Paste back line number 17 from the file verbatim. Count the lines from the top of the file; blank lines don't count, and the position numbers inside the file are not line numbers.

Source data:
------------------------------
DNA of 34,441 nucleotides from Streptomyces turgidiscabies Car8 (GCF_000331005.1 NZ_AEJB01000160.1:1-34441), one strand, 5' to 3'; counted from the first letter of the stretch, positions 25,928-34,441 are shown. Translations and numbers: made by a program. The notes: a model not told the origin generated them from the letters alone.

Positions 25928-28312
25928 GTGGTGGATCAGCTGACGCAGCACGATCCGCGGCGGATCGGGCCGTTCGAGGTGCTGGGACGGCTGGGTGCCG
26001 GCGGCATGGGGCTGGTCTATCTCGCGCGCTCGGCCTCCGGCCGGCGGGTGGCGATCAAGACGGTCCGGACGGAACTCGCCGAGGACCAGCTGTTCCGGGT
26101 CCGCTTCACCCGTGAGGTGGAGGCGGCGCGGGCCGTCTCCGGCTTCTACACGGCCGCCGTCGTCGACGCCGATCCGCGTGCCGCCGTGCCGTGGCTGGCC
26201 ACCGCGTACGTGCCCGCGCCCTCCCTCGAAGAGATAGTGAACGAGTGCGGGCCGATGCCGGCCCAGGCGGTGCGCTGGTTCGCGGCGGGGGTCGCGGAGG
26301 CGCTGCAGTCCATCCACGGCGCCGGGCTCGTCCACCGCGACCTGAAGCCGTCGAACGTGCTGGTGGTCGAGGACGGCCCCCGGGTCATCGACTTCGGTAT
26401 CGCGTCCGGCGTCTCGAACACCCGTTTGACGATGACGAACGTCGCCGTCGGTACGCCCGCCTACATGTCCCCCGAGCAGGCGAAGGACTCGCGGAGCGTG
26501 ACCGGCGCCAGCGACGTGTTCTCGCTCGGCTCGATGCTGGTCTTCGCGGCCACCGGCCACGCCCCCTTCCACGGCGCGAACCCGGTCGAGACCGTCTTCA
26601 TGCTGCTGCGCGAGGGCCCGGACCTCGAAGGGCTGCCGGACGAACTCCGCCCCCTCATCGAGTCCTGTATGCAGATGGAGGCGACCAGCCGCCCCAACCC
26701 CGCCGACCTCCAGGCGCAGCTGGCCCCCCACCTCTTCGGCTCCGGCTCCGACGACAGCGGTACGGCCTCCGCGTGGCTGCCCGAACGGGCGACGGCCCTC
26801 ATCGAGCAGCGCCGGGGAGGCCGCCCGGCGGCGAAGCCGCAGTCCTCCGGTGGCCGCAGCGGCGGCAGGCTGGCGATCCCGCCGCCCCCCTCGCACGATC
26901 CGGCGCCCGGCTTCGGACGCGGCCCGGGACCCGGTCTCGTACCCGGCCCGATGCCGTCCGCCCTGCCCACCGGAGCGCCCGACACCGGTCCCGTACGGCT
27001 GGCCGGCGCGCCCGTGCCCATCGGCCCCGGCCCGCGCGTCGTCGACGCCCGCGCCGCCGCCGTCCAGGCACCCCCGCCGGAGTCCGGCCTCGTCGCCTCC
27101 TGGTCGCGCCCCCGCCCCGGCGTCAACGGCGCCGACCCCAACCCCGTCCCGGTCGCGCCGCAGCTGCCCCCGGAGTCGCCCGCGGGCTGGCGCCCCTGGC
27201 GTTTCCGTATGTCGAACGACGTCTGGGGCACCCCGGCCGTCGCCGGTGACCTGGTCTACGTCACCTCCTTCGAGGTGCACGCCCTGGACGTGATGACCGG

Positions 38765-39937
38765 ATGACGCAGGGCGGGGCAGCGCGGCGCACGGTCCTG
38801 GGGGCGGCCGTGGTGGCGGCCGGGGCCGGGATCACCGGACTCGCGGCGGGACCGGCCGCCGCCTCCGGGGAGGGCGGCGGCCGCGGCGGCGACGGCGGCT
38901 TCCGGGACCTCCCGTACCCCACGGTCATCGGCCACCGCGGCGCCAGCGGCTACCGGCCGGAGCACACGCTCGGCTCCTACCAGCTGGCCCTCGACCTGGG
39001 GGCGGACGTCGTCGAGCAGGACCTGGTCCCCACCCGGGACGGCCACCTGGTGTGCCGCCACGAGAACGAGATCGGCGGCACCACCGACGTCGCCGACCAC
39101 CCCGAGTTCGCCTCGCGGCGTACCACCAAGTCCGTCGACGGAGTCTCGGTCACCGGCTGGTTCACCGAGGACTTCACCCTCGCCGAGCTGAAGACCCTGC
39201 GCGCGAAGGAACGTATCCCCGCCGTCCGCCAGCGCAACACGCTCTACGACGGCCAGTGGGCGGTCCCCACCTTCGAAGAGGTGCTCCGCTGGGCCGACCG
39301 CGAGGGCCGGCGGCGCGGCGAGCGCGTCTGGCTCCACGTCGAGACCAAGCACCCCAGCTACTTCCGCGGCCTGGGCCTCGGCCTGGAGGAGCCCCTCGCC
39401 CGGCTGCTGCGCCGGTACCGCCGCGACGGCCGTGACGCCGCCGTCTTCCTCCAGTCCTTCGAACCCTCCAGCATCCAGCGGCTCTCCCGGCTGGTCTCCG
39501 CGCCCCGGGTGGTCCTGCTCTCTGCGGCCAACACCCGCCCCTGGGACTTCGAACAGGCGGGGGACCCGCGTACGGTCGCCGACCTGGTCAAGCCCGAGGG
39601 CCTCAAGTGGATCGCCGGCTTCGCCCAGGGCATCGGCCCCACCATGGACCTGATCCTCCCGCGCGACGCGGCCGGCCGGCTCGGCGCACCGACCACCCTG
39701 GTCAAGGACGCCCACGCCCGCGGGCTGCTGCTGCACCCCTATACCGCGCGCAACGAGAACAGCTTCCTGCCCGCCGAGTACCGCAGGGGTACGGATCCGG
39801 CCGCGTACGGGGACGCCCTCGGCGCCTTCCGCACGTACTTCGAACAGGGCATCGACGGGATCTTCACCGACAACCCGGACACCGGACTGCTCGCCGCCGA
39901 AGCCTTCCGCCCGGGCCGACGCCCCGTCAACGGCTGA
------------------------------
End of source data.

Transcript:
Positions 38765-39937